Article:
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Opinion | Contemptible report plumbs new depths in US' strong-arm geopolitics

By Richard Cullen

The latest disgraceful Washington spasm of geopolitical bullying has emanated from the grandly titled Congressional-Executive Commission on China. In this case, the Congress and the executive government operate in tag-team mode, enhancing the geopolitical intimidation level. In a report vacuously titled "One City, Two Legal Systems", the commission recommended that the US government consider imposing sanctions on 29 judges — including Andrew Cheung Kui-nung, the chief judge of the Court of Final Appeal — who handle national security cases in Hong Kong.

The Hong Kong Judiciary strongly condemned this American move, labeling it "a direct affront" to the independence of the courts. The Bar Association and the Law Society also criticized the report's openly subversive recommendations.

The former Hong Kong Special Administrative Region director of public prosecutions, Grenville Cross, argued that: "This squalid attempt to intimidate our judges will not succeed, and the judges will, as their judicial oath requires, continue to administer justice without fear or favor."

Predictably, there is a risible attempt to sanitize this inflammatory interference in the operation of the rule of law in another jurisdiction by claiming that it is all done in the name of advancing democracy and universal rights. At least the commission resisted the temptation to argue that it was also striking a blow for climate change justice. However, it would not surprise me if it pondered how that disinfecting claim might also be worked into the narrative. What this feeble cover story does most of all is to confirm how entrenched American shamelessness has become as it pursues its all-of-government project to contain the rise of China.

Still, looking at the matter from a strictly Washington perspective, a secondary benefit of this public display of American bullying is undoubtedly how it will be noticed by certain potential waverers elsewhere in the region: Terrify the chicken to frighten the monkeys.

Meanwhile, the criminal justice system in Hong Kong — underpinned by its extended, full-bodied rule of law reputation and the Basic Law — guarantees fair trials (with rights of appeal) before an independent judiciary, where guilt must be proved beyond a reasonable doubt. By any comparative measure, it continues to manage this demanding, vital task conspicuously well. As Cross acutely notes: "Hong Kong was ranked 22 out of 140 jurisdictions in the World Justice Project's Rule of Law Index for 2022, well ahead of the US on 26."

Just as this dismal report was released, leading international commentator Kishore Mahbubani captured a key part of its essence in a particularly apt warning, which he explained at a recent forum organized by the Singapore Chamber of Commerce. Mahbubani advised that, within the present Sino-American geopolitical context, Hong Kong should be prepared to be "sandwiched" and "kicked around like a football" for the next decade. This must be so. The HKSAR now sits across a critical geopolitical fault line within the vast and complex Sino-American relationship.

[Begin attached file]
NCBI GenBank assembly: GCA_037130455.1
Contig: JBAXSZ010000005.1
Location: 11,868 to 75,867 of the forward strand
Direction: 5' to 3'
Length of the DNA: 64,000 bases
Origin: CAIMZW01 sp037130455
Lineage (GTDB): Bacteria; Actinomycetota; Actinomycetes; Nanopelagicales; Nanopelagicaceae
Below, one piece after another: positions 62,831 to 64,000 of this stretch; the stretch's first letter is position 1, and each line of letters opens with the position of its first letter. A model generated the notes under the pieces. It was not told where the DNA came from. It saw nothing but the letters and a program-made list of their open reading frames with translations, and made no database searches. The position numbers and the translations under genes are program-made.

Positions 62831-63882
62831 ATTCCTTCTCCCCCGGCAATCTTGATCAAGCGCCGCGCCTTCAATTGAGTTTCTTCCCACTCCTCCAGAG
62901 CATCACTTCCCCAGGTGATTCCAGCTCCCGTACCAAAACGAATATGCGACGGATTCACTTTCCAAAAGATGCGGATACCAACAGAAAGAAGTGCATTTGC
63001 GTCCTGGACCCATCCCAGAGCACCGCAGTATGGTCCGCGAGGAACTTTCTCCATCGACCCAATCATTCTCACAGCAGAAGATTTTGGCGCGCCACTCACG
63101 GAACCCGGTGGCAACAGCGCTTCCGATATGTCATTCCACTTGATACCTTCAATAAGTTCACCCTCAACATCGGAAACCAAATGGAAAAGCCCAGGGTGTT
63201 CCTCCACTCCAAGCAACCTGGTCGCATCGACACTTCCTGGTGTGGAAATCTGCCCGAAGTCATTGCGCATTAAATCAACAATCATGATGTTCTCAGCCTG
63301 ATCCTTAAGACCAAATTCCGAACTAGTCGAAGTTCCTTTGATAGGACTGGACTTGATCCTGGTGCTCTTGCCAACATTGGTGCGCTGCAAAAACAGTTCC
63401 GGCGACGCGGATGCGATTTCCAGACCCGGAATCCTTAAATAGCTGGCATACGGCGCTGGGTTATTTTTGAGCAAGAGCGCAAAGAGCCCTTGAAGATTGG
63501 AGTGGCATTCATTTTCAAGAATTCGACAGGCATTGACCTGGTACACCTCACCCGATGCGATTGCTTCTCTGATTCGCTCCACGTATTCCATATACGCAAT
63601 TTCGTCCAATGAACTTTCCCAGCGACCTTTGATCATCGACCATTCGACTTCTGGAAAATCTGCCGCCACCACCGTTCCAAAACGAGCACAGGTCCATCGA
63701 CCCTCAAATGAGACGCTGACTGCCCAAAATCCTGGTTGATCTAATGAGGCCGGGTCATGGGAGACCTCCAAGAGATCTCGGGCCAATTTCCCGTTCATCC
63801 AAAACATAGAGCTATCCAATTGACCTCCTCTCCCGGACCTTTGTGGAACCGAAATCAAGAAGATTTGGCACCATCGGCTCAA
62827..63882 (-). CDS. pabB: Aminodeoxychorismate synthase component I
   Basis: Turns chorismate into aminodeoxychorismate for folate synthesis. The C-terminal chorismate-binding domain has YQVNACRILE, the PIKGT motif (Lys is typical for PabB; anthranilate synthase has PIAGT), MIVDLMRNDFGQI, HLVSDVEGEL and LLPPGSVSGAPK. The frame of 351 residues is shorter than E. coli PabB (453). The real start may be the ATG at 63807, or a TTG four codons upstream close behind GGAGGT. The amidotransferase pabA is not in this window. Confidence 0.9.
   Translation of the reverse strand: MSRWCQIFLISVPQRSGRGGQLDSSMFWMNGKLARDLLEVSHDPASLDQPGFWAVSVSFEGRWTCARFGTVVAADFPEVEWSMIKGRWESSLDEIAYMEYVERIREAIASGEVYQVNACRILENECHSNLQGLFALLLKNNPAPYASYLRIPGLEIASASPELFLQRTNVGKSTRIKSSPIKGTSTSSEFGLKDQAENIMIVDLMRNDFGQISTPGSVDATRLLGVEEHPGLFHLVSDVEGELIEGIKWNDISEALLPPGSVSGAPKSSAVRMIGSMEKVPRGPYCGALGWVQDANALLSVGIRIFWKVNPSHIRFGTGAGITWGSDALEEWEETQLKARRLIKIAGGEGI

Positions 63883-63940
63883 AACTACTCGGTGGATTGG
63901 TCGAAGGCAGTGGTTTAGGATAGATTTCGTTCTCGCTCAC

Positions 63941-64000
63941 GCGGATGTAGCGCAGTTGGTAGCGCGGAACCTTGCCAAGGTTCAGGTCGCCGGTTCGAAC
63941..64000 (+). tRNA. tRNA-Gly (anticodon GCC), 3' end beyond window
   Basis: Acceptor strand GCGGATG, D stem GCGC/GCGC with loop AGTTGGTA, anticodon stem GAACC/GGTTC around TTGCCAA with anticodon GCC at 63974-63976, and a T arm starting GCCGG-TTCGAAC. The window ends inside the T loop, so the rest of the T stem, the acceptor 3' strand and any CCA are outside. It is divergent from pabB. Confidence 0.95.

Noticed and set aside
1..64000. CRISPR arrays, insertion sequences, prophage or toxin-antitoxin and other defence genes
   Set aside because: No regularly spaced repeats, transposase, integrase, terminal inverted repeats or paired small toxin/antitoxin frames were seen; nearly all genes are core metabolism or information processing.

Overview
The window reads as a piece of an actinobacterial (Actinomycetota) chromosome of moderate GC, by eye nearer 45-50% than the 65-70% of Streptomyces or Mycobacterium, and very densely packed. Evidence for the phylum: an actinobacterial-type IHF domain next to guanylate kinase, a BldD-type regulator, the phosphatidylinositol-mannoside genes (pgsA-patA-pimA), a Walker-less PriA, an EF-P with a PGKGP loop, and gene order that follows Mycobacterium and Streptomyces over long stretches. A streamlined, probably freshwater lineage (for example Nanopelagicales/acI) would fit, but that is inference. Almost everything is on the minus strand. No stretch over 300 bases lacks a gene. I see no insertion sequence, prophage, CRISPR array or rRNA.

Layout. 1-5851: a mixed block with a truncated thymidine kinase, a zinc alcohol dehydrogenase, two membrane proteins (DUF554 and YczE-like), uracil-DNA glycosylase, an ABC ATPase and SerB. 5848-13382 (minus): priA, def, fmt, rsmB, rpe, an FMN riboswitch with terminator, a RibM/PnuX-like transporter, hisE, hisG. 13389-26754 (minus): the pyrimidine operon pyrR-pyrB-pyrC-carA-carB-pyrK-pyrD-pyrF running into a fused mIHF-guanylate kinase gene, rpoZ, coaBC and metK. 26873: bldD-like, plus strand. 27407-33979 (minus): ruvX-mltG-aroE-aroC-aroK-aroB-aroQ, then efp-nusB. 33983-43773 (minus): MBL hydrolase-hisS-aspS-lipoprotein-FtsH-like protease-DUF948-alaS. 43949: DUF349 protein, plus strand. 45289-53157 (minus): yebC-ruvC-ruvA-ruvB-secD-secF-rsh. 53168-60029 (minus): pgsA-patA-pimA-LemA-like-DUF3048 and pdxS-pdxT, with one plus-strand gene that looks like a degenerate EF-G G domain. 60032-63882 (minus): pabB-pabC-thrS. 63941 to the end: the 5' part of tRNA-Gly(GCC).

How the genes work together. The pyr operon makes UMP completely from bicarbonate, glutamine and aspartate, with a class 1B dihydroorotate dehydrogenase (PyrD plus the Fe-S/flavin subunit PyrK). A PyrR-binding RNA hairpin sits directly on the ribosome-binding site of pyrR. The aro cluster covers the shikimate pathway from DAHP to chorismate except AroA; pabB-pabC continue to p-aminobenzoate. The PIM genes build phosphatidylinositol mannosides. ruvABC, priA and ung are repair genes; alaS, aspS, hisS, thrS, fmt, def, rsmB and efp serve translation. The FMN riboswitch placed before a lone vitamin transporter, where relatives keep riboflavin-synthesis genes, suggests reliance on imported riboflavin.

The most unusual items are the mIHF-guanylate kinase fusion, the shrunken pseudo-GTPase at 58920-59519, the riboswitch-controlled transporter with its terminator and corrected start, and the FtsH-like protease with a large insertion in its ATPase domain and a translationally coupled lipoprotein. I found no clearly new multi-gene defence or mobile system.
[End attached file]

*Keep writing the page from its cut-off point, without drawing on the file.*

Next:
Washington regularly speaks about wanting enhanced "communication" with China, while US officials and elites simultaneously direct megaphoned lectures, claims of threatening behavior, and, too regularly, unalloyed abuse at Beijing. America increasingly looks like a superpower beset by a split-personality disorder, and, as a consequence, tensions in this crucial relationship are, today, steadily being amplified.

The anti-China lobby in the US has aptly been labeled fanatical by those looking in from the outside. Fortunately, serious, thoughtful commentators within the US are also worried about this. One of the most respected, Fareed Zakaria, recently compared the current grave dysfunctionality and panic-driven decision-making in Washington to the worst of the McCarthy era in the 1950s. Zakaria openly called for the US to step firmly away from a foreign policy "forged out of paranoia, hysteria and above all, fears of being branded as soft".

Unfortunately, there is no sign, so far, of America stepping back from its current warped world outlook, which is chiefly galvanized by superpower-slippage angst. Thus, this year (among other entertainments incubated in Washington), we have had to grow accustomed to menacing, China-focused congressional inquisitions, which rely heavily on badgering and coercive operational modes. This contemptible new report, however, has undoubtedly plumbed new depths within America's exceptional brand of strong-arm geopolitics.


The author is an adjunct professor in the Faculty of Law of Hong Kong University.

The article was first published in China Daily.


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